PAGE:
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July 22, 2022

Happy Friday. Smart Brevity™ count: 1,484 words ... 5½ mins. Edited by Noah Bressner.

1 big thing: A radical plan for Trump's second term

Photo illustration: Sarah Grillo/Axios. Photos: Seth Herald, Michael B. Thomas/Getty Images

Former President Trump's top allies are preparing to radically reshape the federal government if he is re-elected, Axios' Jonathan Swan writes in a new series, "Inside Trump '25."

  • They want to purge potentially thousands of civil servants, and fill career posts with loyalists to him and his "America First" ideology.

Why it matters: The preparations are far more advanced and ambitious than previously reported. What is happening now is an inversion of the slapdash and virtually non-existent infrastructure surrounding Trump ahead of his 2017 presidential transition.

The impact could go well beyond typical conservative targets like the EPA and IRS:

  • Trump allies are working on plans that would potentially strip layers at the Justice Department — including the FBI, and reaching into national security, intelligence, the State Department and the Pentagon, sources close to the former president say.
  • Trump's groups are operating on multiple fronts: shaping policies, identifying top lieutenants, curating an alternative labor force of unprecedented scale and preparing for legal challenges and defenses that might go before Trump-friendly judges, all the way to a 6-3 Supreme Court.

🔎 This is a major series — in the style of "Off the Rails," our online and podcast series about Trump's final days in office — that Swan has been working on for months. Axios is running it at great length because of the depth of the reporting and importance of the subject matter.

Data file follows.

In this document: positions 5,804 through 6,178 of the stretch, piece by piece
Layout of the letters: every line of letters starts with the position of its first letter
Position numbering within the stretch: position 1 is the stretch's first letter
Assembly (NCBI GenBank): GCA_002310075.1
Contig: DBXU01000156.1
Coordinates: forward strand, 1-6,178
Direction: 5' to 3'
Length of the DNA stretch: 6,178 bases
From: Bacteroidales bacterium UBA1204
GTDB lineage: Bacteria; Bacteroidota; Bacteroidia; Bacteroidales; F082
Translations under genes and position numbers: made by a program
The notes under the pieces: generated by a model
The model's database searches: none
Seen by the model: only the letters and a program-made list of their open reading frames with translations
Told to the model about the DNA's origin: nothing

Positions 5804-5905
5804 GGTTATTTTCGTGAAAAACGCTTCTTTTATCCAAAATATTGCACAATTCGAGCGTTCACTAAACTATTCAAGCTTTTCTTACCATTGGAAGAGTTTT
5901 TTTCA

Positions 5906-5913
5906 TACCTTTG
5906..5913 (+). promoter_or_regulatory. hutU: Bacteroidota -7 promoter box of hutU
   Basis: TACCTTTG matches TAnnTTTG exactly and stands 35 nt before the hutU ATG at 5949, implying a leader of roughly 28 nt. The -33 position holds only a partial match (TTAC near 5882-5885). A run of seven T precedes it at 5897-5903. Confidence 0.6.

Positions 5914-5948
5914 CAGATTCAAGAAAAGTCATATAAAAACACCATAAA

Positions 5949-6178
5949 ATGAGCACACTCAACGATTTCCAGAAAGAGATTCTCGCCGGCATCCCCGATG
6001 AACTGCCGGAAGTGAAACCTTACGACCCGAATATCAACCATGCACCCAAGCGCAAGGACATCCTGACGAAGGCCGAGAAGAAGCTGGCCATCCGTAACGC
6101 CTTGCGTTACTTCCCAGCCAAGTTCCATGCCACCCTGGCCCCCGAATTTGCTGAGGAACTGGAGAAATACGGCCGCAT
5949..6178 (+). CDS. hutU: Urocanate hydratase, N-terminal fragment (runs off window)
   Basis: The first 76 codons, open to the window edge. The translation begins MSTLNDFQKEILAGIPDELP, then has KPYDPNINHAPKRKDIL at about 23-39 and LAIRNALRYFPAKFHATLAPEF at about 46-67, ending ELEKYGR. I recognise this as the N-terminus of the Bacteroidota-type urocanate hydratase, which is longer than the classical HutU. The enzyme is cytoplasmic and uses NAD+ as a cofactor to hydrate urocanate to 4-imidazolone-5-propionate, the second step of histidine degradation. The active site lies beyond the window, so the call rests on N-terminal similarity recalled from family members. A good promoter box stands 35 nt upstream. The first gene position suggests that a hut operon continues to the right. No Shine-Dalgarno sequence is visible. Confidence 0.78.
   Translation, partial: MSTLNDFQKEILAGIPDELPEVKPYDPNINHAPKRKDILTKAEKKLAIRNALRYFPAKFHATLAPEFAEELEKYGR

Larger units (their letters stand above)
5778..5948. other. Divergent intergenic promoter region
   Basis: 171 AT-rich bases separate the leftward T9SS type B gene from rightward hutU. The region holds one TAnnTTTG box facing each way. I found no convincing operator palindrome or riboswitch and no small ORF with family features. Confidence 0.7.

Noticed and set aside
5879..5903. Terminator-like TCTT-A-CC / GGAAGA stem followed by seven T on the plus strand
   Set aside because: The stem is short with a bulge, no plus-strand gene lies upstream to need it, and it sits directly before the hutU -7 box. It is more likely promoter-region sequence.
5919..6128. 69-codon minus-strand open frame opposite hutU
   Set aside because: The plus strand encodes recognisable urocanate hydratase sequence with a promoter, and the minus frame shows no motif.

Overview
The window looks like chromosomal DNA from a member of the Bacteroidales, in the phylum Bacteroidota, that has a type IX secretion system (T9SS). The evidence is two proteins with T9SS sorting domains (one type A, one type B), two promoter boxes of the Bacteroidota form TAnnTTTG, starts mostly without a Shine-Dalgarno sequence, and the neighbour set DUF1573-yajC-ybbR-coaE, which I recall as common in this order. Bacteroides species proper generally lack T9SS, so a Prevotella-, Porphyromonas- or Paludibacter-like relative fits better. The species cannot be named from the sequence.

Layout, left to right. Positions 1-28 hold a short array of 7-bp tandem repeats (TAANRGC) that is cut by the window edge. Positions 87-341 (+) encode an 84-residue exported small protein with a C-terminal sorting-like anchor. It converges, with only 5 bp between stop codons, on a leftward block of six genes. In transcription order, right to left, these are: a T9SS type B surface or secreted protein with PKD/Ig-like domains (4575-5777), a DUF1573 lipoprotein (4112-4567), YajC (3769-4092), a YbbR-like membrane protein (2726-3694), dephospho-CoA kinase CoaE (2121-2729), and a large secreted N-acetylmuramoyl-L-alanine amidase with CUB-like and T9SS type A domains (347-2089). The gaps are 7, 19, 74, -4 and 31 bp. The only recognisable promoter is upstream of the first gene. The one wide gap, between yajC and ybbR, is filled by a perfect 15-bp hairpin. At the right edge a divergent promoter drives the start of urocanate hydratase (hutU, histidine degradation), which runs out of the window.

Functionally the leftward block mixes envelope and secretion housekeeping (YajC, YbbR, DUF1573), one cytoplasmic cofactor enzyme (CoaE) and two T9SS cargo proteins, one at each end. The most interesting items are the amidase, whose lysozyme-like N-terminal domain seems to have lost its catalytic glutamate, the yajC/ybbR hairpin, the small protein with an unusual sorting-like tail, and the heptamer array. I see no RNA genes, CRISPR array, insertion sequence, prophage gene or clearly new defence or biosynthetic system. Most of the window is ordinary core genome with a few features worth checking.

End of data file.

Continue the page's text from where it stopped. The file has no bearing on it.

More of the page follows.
• The two-part series, today and tomorrow, goes deep into the infrastructure preparing an administration-in-waiting for Trump. It reveals key players, the legal strategy and the extensive personnel vetting — with loyalty as the key criteria for Trump.
  • Tomorrow's episode pulls back the curtain on that vetting process — how a radically different mindset took hold in 2020, and has continued in exile as Trump's top allies have worked to build a better machine.

💡 Swan's key reporting about the scope and seriousness of the effort:

Trump remains distracted by his obsession with contesting the 2020 election results. But he has endorsed the work of several groups to prime a second administration. Personnel and action plans would be executed in the first 100 days of a second term starting Jan. 20, 2025.

  • Their work could accelerate controversial policy and enforcement changes — but also enable revenge tours against real or perceived enemies, and potentially insulate the president and allies from investigation or prosecution.

The heart of Trump's new plans derives from an executive order, "Schedule F," developed and refined in secret over most of the second half of Trump's term, and launched 13 days before the 2020 election.

  • Trump insiders intend to stack thousands of mid-level staff jobs. Well-funded groups are already developing lists of candidates selected often for their animus against the system — in line with Trump's long-running obsession with draining "the swamp." This includes building extensive databases of people vetted as being committed to Trump and his agenda.